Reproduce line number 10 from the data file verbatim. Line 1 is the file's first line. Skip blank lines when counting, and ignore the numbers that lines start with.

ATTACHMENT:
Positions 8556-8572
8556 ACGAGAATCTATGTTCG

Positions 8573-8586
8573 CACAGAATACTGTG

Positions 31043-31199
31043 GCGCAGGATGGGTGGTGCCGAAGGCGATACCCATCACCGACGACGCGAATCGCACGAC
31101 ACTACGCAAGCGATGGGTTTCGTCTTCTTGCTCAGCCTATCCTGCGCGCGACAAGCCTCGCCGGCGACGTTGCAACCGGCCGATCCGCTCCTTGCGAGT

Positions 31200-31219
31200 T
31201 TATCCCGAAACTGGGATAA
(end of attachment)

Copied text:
31201 TATCCCGAAACTGGGATAA